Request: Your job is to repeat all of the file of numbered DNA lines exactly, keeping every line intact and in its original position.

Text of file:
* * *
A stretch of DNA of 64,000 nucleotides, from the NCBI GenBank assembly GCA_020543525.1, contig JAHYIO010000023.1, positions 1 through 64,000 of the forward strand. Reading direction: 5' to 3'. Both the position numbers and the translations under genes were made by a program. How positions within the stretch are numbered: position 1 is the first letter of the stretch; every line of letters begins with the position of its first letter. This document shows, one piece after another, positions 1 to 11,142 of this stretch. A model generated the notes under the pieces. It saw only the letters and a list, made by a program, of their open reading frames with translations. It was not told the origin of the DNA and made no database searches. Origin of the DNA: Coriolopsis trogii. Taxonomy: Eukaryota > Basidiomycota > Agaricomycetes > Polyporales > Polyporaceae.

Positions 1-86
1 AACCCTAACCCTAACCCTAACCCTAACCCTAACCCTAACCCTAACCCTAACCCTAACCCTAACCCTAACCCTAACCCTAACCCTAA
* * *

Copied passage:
A stretch of DNA of 64,000 nucleotides, from the NCBI GenBank assembly GCA_020543525.1, contig JAHYIO010000023.1, positions 1 through 64,000 of the forward strand. Reading direction: 5' to 3'. Both the position numbers and the translations under genes were made by a program. How positions within the stretch are numbered: position 1 is the first letter of the stretch; every line of letters begins with the position of its first letter. This document shows, one piece after another, positions 1 to 11,142 of this stretch. A model generated the notes under the pieces. It saw only the letters and a list, made by a program, of their open reading frames with translations. It was not told the origin of the DNA and made no database searches. Origin of the DNA: Coriolopsis trogii. Taxonomy: Eukaryota > Basidiomycota > Agaricomycetes > Polyporales > Polyporaceae.

Positions 1-86
1 AACCCTAACCCTAACCCTAACCCTAACCCTAACCCTAACCCTAACCCTAACCCTAACCCTAACCCTAACCCTAACCCTAACCCTAA